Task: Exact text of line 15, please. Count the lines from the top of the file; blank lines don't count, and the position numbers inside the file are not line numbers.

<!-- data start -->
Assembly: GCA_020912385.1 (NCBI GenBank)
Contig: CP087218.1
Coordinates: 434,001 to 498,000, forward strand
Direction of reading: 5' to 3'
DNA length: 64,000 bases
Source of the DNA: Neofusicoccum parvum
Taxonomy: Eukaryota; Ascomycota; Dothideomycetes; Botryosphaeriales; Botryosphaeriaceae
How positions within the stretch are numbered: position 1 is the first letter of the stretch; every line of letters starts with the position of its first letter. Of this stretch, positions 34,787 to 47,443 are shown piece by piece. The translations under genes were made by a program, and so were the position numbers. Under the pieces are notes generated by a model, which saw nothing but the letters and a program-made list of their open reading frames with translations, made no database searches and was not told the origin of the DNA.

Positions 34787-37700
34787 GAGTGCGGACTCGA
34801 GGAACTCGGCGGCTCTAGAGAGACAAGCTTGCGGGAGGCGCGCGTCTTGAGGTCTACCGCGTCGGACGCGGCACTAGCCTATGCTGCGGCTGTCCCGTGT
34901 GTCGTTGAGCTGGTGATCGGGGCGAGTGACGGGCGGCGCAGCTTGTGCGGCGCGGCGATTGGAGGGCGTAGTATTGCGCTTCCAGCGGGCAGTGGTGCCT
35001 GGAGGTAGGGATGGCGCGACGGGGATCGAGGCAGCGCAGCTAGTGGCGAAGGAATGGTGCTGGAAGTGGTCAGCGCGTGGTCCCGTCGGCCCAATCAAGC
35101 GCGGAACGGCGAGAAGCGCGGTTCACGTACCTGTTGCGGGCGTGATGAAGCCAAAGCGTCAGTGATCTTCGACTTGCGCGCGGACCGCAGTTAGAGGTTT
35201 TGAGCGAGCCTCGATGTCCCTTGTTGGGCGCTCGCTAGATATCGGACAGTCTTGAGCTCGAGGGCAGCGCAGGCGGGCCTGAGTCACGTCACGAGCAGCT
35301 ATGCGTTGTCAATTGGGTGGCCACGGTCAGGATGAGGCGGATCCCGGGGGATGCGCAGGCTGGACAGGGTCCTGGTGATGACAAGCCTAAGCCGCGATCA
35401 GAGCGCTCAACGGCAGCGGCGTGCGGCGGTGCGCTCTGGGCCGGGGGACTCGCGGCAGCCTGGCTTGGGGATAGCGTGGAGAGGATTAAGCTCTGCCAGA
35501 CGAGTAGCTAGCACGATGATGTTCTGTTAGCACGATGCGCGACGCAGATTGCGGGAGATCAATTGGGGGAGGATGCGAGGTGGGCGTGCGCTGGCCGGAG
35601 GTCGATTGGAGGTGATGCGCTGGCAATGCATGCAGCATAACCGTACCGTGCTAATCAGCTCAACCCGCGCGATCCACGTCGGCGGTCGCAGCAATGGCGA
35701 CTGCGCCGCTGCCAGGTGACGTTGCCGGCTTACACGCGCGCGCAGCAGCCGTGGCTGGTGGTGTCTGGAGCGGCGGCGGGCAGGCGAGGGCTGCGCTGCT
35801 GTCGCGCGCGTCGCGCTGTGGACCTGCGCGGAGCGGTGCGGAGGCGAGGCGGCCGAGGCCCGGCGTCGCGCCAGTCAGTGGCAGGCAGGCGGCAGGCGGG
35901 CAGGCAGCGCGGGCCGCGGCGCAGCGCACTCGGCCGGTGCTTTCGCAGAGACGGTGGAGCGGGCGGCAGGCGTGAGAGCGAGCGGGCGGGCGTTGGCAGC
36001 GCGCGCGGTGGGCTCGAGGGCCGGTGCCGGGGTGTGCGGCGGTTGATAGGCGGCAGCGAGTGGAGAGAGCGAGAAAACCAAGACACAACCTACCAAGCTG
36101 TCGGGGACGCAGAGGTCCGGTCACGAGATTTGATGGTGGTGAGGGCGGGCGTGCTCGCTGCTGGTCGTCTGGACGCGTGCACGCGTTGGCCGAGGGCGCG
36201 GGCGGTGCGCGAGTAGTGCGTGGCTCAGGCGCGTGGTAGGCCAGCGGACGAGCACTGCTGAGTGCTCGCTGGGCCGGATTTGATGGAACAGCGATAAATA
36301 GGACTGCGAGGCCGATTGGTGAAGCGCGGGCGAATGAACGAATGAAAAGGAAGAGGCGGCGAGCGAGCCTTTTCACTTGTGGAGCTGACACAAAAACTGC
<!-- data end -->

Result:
35201 TGAGCGAGCCTCGATGTCCCTTGTTGGGCGCTCGCTAGATATCGGACAGTCTTGAGCTCGAGGGCAGCGCAGGCGGGCCTGAGTCACGTCACGAGCAGCT